Even with the COVID-19 national emergency officially declared “over,” federal employees are still being encouraged to get booster shots to ward off the coronavirus, and they can take leave to do so, according to the government’s HR office.

The federal task force that had been charged with developing health and safety policies for the workforce at the height of the pandemic was sunsetted via executive order on April 12, leaving the Office of Personnel Management to step in and shape follow-on policies addressing the current presence of the coronavirus in the workplace.

“COVID-19 remains a public health threat of sufficient magnitude as to warrant continuation of certain other proactive policies,” said Kiran Ahuja, OPM’s director, in a memo to agencies on Friday.

As such, federal employees may be entitled to up to four hours of administrative leave, which does not interfere with their pay, to get an updated dose of the COVID-19 vaccine.

“The administration strongly encourages federal employees to get recommended doses of updated COVID-19 vaccines even when receiving those vaccines is not a job requirement,” wrote Ahuja. “Vaccines remain the best tool we have in our toolbox to combat COVID-19. They are safe, effective and free.”

For a time, vaccination against the virus that was linked to the deaths of 1.2 million Americans was a condition for employment with the federal government. By 2021, more than 98% of federal workers had been vaccinated. Service members in the military had also been told by the Pentagon they must get vaccinated or risk being separated for not complying with orders. Even as it was unfolding, the federal government’s handling of the pandemic drew widespread controversy and sparked debate over to what extent the bureaucracy should intervene in public health crises. Vaccine mandates in particular, issued by President Joe Biden via executive order, were eventually challenged in the courts, with opponents and vaccination skeptics saying it was an act of government overreach and violated constitutional and statutory rights.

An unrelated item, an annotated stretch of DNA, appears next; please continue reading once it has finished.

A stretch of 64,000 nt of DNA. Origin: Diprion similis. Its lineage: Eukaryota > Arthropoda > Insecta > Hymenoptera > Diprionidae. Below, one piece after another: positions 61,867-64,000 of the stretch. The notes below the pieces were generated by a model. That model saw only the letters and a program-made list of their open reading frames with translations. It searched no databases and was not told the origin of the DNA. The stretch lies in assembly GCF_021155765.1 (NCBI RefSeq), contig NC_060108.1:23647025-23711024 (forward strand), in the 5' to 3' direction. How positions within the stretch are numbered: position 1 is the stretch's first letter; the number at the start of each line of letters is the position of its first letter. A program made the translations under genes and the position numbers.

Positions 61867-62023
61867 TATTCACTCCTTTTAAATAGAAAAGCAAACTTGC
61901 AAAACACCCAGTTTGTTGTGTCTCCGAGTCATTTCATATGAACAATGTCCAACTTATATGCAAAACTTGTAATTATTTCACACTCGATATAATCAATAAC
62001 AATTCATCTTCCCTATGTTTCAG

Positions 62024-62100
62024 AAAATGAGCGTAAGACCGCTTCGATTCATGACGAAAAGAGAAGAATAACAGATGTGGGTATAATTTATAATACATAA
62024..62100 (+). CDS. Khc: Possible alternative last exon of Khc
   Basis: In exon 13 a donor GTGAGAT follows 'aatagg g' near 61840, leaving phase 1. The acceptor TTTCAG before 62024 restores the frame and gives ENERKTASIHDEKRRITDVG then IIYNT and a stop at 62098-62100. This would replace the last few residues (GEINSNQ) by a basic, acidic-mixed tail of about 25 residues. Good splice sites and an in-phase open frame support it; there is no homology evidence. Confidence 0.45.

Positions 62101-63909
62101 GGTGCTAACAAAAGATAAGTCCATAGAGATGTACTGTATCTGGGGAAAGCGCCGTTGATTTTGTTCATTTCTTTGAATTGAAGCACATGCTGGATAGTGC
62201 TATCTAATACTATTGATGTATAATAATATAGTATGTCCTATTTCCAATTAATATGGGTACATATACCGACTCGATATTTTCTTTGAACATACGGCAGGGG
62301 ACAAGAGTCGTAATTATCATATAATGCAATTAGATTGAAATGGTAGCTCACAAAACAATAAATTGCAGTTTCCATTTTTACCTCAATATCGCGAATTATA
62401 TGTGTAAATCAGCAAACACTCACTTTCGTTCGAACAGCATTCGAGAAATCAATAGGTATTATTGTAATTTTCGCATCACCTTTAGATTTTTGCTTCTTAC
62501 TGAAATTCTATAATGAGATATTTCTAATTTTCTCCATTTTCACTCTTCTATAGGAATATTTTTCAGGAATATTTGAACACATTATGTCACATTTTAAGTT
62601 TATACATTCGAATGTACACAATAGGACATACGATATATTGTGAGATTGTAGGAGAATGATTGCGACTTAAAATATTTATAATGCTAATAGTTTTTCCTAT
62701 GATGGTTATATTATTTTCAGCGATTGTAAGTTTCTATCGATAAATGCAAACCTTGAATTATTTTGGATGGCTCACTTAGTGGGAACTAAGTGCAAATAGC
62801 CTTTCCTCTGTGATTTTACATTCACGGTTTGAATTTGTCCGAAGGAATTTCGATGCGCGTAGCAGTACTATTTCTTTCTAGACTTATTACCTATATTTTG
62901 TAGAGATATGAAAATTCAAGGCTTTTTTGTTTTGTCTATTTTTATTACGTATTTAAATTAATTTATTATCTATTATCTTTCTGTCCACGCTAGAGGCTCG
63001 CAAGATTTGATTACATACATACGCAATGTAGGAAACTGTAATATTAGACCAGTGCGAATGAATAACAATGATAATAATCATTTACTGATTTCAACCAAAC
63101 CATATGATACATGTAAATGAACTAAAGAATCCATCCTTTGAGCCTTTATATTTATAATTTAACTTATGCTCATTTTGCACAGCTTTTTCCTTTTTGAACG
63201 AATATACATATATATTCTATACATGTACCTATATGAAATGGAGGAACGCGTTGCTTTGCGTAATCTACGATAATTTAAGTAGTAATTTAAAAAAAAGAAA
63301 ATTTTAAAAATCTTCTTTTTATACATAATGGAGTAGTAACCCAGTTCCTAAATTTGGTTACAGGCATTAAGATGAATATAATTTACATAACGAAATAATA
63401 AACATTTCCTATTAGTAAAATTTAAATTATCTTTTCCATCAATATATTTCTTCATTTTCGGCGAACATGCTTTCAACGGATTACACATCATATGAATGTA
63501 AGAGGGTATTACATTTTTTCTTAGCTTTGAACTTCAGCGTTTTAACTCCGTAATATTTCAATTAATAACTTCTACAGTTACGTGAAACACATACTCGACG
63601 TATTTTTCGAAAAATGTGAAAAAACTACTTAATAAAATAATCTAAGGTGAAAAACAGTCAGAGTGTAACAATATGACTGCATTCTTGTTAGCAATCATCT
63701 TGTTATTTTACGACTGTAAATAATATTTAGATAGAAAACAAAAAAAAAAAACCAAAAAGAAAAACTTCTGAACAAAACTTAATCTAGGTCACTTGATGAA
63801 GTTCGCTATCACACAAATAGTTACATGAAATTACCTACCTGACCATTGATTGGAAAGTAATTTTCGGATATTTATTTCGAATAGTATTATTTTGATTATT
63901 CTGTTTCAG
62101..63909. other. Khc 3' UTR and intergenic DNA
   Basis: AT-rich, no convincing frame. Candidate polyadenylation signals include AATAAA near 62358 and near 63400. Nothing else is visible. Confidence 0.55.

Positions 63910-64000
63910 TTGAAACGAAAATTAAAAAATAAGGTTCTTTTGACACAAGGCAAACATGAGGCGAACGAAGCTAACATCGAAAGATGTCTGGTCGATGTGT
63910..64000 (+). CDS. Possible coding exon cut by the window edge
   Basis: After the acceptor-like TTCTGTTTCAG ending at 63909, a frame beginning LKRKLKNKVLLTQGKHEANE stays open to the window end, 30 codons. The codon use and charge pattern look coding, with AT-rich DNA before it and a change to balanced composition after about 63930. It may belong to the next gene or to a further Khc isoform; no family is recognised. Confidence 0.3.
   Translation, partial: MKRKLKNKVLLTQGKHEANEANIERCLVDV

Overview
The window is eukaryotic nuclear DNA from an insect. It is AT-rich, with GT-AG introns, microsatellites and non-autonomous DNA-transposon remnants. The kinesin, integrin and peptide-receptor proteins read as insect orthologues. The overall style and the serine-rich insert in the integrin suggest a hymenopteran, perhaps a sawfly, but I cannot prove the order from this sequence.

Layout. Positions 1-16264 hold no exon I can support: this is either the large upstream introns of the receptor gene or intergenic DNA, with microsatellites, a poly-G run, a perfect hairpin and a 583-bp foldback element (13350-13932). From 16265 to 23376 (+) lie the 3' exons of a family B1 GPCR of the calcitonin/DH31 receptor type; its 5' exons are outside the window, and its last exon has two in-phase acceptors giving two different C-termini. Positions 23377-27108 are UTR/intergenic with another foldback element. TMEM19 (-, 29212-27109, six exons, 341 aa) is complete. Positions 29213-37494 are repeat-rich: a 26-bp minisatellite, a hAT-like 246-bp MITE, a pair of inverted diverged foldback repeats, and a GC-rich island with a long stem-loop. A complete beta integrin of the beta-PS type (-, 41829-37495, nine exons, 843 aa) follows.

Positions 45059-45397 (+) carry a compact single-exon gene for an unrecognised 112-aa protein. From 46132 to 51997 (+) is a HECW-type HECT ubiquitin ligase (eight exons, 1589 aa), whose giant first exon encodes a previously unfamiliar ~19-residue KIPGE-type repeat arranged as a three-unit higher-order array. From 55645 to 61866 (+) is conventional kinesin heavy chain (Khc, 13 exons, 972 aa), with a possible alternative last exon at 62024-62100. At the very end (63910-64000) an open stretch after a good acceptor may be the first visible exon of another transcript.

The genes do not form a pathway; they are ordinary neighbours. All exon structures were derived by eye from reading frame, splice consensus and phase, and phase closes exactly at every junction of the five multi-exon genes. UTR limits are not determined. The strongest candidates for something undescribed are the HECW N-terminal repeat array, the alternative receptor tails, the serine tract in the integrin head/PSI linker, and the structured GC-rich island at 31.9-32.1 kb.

The case affecting federal workers rose through the federal appeals courts and caught the attention of the U.S. Supreme Court, which ultimately threw out the case once the Biden administration repealed its vaccine mandate on May 1.

Now, with the substance of those disagreements now mostly moot, the federal government is still monitoring coronavirus spread, but with a much more removed approach. The U.S. hospitalization rate for COVID is down 95%, on average, from its peak in 2021, according to the Centers for Disease Control and Prevention.

For feds who wish to take advantage of the leave benefit, they must first get approval from their supervisor. A worker cannot be “credited” administrative leave or overtime work for time spent getting a COVID-19 vaccine.

If an employee is required by their agency to get vaccinated because they’re employed under a specific policy, like that for health care workers, then they may get a vaccine during work hours without needing to apply for admin leave.

Compared to previous versions of this guidance, feds can no longer use administrative leave to accompany a family member getting vaccinated, deal with reactions or feelings of sickness after a vaccine, or to get tested for COVID-19. Sick leave can be used for those purposes instead.

Molly Weisner is a staff reporter for Federal Times where she covers labor, policy and contracting pertaining to the government workforce. She made previous stops at USA Today and McClatchy as a digital producer, and worked at The New York Times as a copy editor. Molly majored in journalism at the University of North Carolina at Chapel Hill.

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